- Turning Red plays Informed Attractiveness for laughs. Devon seems incredibly ordinary, even burnt out and scruffy, but Mei's friends are obsessed with his supposed "hotness". Mei herself doesn't get what her friends see in him, until she finds herself fantasizing about him as well. Priya more or less admits that the reason they like him is because he's there, while legendary hotties like 4*Town are much harder to come by.
- Casino Royale (1967) plays its "Everybody Dies" Ending for laughs, by immediately following it with a Fluffy Cloud Heaven Ending.
- The most famous example is probably Dr. Strangelove or: How I Learned to Stop Worrying and Love the Bomb and how it plays The End of the World as We Know It as a farcical Black Comedy.
- Back to the Future features a teenage boy meeting his young mother through Time Travel and her rather forwardly coming on to him, which it plays mostly for laughs. Thankfully, she sees him more like a brother before things go too far.
- The Empire Strikes Back. Han and Chewie's attempts to repair the Falcon provide some comedy in an otherwise very serious movie. They may be great pilots, but they are mediocre mechanics at best. This includes an onscreen D.I.Y. Disaster where Han tells Chewie to power up a system that Han just repaired, and it proceeds to blow up in Han's face, causing him to frantically shout for Chewie to turn it off.
- Four Lions, a farcical black comedy about five Muslim suicide bombers and their ultimately successful quest to blow themselves and other people up in the most pointless ways possible.
- Pain and Gain is a film about one of the grisliest crime sprees in the history of the city of Miami. You wouldn't expect such a film to be a comedy until you realize that the main characters' incompetence at crime is what drives the film's plot.
- To Be or Not to Be features Jack Benny and Carole Lombard in her last film. It's a comedy about Hitler's invasion of Poland.
- The Hitchhiker's Guide to the Galaxy plays a Crapsack World for laughs but mostly glosses over it.
- Discworld novels are often heavy on these in general and sometimes entirely based on this trope. Or umm, these tropes.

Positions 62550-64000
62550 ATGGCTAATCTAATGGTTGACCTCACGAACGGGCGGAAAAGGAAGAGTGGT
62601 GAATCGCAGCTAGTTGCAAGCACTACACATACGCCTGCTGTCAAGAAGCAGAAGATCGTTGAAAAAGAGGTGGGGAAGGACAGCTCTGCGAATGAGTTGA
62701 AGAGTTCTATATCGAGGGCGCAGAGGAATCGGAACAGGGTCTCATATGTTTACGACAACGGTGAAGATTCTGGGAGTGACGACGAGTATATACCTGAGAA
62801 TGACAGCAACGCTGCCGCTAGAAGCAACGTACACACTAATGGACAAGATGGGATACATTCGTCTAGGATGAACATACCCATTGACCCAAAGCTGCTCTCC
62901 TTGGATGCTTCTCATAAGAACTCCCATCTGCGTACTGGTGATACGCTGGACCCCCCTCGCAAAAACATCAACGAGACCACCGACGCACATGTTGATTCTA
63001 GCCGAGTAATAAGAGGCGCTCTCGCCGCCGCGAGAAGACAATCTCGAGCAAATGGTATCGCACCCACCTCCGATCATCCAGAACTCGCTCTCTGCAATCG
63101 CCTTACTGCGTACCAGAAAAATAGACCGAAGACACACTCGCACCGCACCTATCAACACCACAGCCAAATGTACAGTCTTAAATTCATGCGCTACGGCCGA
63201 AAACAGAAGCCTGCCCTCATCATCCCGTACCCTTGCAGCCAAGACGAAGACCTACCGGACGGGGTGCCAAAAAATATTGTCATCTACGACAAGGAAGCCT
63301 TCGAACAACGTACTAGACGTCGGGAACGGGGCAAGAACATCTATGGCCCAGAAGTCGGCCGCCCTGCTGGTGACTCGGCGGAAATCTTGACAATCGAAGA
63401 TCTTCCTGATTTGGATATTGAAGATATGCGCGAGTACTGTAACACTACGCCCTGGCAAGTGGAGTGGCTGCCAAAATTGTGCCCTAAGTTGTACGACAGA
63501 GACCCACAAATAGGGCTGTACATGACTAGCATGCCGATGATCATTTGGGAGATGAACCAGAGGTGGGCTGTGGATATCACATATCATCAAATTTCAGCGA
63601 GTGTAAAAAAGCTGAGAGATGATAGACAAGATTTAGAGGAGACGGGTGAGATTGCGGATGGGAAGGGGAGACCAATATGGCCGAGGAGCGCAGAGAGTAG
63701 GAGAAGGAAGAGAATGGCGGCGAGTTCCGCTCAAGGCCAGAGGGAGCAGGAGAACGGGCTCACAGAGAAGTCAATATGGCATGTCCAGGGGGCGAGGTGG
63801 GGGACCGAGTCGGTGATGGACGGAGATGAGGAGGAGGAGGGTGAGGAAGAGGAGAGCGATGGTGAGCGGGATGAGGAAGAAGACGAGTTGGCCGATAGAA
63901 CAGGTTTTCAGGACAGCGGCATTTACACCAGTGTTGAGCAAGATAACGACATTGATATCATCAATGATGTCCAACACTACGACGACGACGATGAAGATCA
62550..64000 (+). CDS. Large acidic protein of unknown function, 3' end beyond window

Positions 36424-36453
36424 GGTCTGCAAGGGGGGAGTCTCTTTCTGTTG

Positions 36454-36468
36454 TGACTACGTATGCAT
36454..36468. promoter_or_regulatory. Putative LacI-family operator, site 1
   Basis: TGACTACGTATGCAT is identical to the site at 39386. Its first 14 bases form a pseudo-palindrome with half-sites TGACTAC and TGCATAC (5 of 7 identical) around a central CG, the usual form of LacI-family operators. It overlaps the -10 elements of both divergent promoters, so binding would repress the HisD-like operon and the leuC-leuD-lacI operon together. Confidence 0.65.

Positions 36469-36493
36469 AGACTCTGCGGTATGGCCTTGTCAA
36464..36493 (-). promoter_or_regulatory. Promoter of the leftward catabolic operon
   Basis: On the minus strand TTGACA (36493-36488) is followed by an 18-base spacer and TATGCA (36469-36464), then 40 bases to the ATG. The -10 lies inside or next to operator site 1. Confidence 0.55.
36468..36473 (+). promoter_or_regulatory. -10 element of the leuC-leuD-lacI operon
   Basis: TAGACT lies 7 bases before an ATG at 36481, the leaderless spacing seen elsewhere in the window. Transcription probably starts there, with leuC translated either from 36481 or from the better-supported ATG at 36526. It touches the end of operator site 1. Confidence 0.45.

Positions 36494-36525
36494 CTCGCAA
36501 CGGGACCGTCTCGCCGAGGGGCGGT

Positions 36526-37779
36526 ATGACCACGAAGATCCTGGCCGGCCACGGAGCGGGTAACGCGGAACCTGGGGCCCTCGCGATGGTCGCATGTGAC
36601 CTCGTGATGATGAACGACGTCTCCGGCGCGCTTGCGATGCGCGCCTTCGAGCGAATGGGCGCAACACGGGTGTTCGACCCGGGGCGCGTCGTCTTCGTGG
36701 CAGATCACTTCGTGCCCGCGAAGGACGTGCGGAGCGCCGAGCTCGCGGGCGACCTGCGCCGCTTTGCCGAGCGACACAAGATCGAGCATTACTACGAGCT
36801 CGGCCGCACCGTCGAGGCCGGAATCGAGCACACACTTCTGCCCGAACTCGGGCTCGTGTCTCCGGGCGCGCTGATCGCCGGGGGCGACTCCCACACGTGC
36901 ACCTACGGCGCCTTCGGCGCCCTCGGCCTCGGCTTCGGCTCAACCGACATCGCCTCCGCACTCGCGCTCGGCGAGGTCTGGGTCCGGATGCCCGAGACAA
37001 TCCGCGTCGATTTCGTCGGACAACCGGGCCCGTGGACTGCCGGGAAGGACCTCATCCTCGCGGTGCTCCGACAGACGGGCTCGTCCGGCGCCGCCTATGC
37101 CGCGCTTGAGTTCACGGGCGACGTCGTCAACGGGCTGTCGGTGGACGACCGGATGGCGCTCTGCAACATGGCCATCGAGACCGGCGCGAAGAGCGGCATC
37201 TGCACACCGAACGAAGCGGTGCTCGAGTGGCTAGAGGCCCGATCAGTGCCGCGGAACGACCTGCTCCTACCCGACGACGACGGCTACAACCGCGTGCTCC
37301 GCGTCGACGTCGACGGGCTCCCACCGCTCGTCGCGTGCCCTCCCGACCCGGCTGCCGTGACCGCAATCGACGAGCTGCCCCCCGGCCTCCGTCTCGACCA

- Blackadder, particularly Blackadder Goes Forth, likewise (except in the finale).
- Much of the humor in Victorious comes from jokes that imply mental instability, death, parental abandonment, etc.
- Forgetful Jones from Sesame Street is played purely for comedic value (and has a trope named for him). He hasn't been seen in new episodes that much since the 90s, likely because of research about Alzheimer's and Parkinson's disease (and some of those kids being taken care of by grandparents with those afflictions) coming in. His puppeteer's death in 1992 probably also factored into his disappearance.
- A Season 1 episode of How I Met Your Mother which detailed Barney's Start of Darkness. All played for laughs, ending with an Ignored Epiphany for the cherry on top.
- Angie Tribeca, as a parody of police procedurals, lives on this trope.
- Jade Empire Black Whirlwind would be utterly Ax-Crazy if he weren't so funny about it.
- HK-47 in Knights of the Old Republic is the same, especially as he's open about it.
- In Dragon Age II, Isabela's attachment issues and nymphomania are played for laughs unless Hawke pursues a romance with her.
- The relationship tester in Fire Emblem: Awakening, done by Old Hubba and available in the extras menu, comes with a warning that it is completely random, played for laughs, and should not be taken seriously, most likely to avoid massive backlash from the fanboys and fangirls when Old Hubba gives a bad fortune and sinks their favorite ship or proposes... interesting alternatives.